At least in Kona, Tsunami turned out to be a dud. Had barely perceptible surge in Honokohau Harbor. As luck would have it, removed my engine
controls on Saturday so I was stuck in the slip. Spent about 4 hours on the boat with no excitement. Glad I took my Kindle down. The harbors facing Canada
had more significant waves, 1 1/2 metes at Kahalui on Maui, but not the long lasting surge of the Japan
Big difference form the Japanese Quake where the surge was outrageous in the Harbor. Believe two boats were sunk cause they got sucked under the fixed piers and a few others were badly scraped up. Surge lasted for more than 12 hours. Most people took their boats out or damage would have been astronomical. Heard some power boats came back to their slips too early. They'd turn to line up with their slip and end up slipping sideways two or three slips and then back again. Fortunately most gave up and went back out to sea till things had calmed down a bit more. I was one of the last boats to come back to my slip because my boat is such a pig in tight quarter maneuvering. Had about 15 people waiting on the pier to help me back in. Honokohau has mooring
buoys for stern tie and bow to the dock
or vice versa. No fingers between the boats, so a screw up could cost a lot of paint
. A bunch of people stuck around to help those who came in after them. A combination of altruism and self protection. I tried to come back in the Harbor around 7am which was about 5 hours after the first wave hit. The harbor entrance has a dog leg and there was a huge whirlpool there. I did a quick 180 and didn't try and come back in till 4pm.
The problem with these major quakes that have been happening around the Pacific is there is virtually no measuring stations between us and where they are generated. Don't know what the waves will be till they get here. The Chile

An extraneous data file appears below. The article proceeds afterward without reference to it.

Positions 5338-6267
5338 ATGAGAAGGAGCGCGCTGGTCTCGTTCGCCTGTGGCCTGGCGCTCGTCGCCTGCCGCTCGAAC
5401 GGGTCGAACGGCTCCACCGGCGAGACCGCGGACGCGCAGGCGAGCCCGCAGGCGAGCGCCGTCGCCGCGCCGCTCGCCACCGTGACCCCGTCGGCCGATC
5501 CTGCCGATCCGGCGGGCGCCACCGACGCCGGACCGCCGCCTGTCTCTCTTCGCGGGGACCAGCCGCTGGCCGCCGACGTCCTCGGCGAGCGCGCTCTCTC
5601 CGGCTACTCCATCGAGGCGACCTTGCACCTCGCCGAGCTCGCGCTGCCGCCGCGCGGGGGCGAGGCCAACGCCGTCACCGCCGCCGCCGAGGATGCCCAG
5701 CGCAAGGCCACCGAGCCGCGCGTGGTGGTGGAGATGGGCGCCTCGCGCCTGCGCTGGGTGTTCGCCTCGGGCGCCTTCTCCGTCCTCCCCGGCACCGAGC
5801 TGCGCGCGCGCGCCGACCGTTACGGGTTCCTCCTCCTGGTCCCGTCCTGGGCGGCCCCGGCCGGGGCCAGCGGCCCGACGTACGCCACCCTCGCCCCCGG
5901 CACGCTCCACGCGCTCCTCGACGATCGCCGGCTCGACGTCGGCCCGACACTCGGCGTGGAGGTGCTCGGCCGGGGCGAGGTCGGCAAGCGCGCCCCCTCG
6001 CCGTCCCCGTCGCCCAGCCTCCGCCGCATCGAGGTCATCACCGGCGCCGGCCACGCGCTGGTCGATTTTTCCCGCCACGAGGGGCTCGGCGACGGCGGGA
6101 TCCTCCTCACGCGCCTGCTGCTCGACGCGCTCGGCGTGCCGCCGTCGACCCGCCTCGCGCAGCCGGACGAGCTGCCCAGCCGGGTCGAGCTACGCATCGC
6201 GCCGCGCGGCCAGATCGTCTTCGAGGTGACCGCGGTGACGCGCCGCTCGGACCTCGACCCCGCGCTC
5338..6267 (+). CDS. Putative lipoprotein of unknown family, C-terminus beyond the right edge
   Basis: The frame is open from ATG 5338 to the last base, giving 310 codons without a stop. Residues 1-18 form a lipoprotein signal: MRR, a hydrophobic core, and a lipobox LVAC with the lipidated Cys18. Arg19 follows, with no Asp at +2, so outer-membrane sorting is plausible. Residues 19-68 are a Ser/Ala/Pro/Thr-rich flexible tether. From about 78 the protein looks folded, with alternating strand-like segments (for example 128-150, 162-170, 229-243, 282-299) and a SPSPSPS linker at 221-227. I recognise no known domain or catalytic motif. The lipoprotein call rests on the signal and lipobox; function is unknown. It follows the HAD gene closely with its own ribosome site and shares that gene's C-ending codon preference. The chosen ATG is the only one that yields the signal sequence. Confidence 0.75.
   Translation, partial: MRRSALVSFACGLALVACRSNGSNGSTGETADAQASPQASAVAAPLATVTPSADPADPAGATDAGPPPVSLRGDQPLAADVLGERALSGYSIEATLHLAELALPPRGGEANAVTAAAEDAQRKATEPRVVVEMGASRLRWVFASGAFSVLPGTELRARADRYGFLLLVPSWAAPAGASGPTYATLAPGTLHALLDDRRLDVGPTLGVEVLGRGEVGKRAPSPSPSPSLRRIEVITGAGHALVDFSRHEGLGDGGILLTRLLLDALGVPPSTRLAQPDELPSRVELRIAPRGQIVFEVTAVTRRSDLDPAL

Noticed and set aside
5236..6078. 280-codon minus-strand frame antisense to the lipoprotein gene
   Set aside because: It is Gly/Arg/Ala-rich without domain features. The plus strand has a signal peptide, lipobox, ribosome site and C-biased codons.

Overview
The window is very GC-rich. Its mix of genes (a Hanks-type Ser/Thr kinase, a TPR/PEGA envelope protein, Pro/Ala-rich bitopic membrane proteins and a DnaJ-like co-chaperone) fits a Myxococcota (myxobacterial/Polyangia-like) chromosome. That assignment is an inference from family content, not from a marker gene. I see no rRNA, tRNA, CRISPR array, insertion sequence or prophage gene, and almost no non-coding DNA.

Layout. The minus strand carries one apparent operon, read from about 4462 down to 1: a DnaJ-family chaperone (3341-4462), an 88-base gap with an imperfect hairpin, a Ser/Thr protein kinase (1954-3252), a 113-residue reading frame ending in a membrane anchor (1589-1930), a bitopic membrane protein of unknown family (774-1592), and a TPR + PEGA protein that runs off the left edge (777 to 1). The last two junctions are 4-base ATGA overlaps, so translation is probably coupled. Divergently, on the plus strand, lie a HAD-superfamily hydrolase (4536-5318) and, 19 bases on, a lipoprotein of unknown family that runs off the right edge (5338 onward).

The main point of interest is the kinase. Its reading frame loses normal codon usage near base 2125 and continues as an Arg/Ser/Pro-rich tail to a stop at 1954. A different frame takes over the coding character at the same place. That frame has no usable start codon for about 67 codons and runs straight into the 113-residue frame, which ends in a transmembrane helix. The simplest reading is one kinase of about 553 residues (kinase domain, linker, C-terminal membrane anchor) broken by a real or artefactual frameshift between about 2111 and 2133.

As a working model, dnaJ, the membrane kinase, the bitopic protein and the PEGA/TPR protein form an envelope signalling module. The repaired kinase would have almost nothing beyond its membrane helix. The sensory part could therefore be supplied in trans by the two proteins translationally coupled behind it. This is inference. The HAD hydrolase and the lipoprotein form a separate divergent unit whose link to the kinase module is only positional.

quake was minor as was this one but the Japan
one wasn't. We had no idea how significant the Tsunamis are till it's almost on top of us. It's a significant issue as there are something like 80,000 people living in the Tsunami inundation zone in Honolulu. An 8 plus earthquake with significant ocean bottom movement that generated a big tsunami could be disastrous if people get complacent.
Think we've had 4 Tsunami warnings in the last 10 years. The first one generated a horrific traffic jam in Honolulu that would have ended up with thousands killed if there had been a significant wave. They learned from that and no longer evacuate the hotels in Waikiki. They move the guests up to the 7th floor and above and wait it out. The hotels are designed to survive a Tsunami though the damage to the lower floors would be significant. That's really helped out with the traffic issues in Honolulu.
Their are still major issues with the Waianae Coast on the wast side of Oahu
. The mountains back up a thin strip of near sea level land that is almost totally residential. Only one road in or out and it's basically just a street. Haven't been out there for ages but think it's only two lanes till you are out of the area. 30,000, probably more, people basically trapped as the road barely handles commuter traffic. Reports were an hour or more to move a block or two.
Guess it's the price
that we pay for mid 80s temps and sunny skies year around.